It is a developing nation problem, they have to demand and provide good governance.
The garment factory fire in Manhattan in the 19th century that effectively ended sweatshops and started regulation leading to fire escapes shows that responsible governance in democratic society can manage such a crisis. The terrible conditions in English factories in the industrial revolution were eventually ameliorated and trades unions grew to the extent that a Thatcher was required to finally break their power.

Globalisation spurred economic growth, activism and governance internally in those countries solved the domestic issues.

The fault, dear OP, lies not in our markets, but in ourselves. That we are underlings.

Bangladeshis have to ask for better.

On a separate note, I would like to thank Swype beta for having correctly capitalised Thatcher and having the word underlings in my dictionary. I'm also sure there is no connection between those words being in there.
 

Kevin Parlon

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An undertaking not to source goods from sweat shops would be fine. Nothing more necessary.
The problem, IMO is that the Bangladeshis are unwilling, or unable to apply the rule of law. I have been to Bangladesh twice and I have two Bangladeshi employees (one a Phd and the other with a Masters in Computer Science). I've had this conversation with them many times. Why do you stand for it? Why doesn't some national unifying figure emerge to fix the problems which are so obvious? This gets smiles and sanguine resignation. "That's the way it is" and "When x gets in, they just set about lining the pockets of their extended families, they get thrown out and the other side gets in and around around it goes". Corruption is eating half the world alive. It manifests itself in the extra few rupees you have to slip the post office guy to process your mail and it goes all the way up to the theft of billions from the state. I would love to read about political science approach to fix this problem, but I've never come across one.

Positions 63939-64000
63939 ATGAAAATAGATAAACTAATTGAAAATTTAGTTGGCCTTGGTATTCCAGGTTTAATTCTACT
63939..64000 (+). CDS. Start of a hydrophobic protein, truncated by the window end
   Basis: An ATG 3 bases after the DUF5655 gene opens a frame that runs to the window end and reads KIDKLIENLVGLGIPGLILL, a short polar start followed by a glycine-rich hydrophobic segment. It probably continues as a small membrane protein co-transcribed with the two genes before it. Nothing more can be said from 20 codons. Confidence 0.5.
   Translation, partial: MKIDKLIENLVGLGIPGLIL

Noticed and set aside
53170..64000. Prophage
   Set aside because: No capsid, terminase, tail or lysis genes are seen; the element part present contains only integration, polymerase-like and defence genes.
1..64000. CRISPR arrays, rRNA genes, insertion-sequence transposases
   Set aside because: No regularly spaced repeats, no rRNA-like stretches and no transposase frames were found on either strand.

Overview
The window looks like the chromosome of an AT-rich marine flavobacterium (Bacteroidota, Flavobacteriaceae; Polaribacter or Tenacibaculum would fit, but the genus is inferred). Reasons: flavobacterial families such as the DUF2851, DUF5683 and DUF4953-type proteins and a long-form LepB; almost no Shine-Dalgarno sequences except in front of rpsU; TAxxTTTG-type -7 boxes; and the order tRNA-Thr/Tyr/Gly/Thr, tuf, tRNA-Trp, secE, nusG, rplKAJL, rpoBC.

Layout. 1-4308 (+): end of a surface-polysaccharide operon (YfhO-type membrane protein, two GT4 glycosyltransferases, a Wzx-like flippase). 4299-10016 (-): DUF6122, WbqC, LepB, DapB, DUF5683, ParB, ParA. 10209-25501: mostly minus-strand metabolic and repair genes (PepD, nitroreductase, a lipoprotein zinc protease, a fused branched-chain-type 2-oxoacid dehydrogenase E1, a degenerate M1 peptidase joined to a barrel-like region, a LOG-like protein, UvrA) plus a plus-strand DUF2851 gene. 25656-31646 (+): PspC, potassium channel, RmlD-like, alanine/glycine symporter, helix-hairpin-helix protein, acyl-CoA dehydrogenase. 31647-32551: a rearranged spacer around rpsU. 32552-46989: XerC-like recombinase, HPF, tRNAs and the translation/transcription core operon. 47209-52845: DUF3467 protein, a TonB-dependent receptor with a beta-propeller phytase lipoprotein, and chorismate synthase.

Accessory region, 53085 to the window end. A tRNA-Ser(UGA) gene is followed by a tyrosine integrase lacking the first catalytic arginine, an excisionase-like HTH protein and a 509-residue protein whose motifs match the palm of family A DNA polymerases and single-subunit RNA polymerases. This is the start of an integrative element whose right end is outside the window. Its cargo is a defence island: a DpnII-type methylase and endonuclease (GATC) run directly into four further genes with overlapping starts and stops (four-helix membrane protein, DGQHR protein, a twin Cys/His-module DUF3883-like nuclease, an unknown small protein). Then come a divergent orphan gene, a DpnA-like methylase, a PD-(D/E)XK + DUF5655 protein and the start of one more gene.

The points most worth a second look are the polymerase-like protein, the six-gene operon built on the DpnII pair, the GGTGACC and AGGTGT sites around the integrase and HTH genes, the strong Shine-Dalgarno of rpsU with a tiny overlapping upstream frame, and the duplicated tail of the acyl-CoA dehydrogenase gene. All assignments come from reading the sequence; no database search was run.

The worst thing we can do IMO, is to blame consumers. It isn't their fault. And it isn't the fault of Marks and Spencers or whomever. Goign that route simply absolves the local government of responsibility. It's 'soft bigotry' of the kind I constantly hear from the left. There's an unspoken 'Well! we can hardly expect the brown people to apply regulations properly! We must do it for them!' No, no and again no.
 

GrimReefer

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The problem, IMO is that the Bangladeshis are unwilling, or unable to apply the rule of law. I have been to Bangladesh twice and I have two Bangladeshi employees (one a Phd and the other with a Masters in Computer Science). I've had this conversation with them many times. Why do you stand for it? Why doesn't some national unifying figure emerge to fix the problems which are so obvious? This gets smiles and sanguine resignation. "That's the way it is" and "When x gets in, they just set about lining the pockets of their extended families, they get thrown out and the other side gets in and around around it goes". Corruption is eating half the world alive. It manifests itself in the extra few rupees you have to slip the post office guy to process your mail and it goes all the way up to the theft of billions from the state. I would love to read about political science approach to fix this problem, but I've never come across one.

The worst thing we can do IMO, is to blame consumers. It isn't their fault. And it isn't the fault of Marks and Spencers or whomever. Goign that route simply absolves the local government of responsibility. It's 'soft bigotry' of the kind I constantly hear from the left. There's an unspoken 'Well! we can hardly expect the brown people to apply regulations properly! We must do it for them!' No, no and again no.
Well said

P.S. I'll go slightly further. South Asian countries have home grown class hierarchies that reinforce inequity, that everyone accepts the way they do religion.

Everyone accepts and then plays the game. Everyone is up for corruption as they reckon that is the way. As much as they grumble about the few "lining their pockets" the grumbling is as much jealousy and anxiety about when they get to be one of them.

You will probably never get a rational view from a south Asian in this respect. I am extending this to all the countries in the former British India and Sri Lanka.
 
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bonkers

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I'm not 100% sure I get your point, so apologies if my comment doesn't deal with the point you make.

Are you talking about the Irish textile workers who "lost out" to cheaper foreign labour? If so, you must ask why didn't the wage demands of Irish textile workers become less in order to compete.
Are you drunk?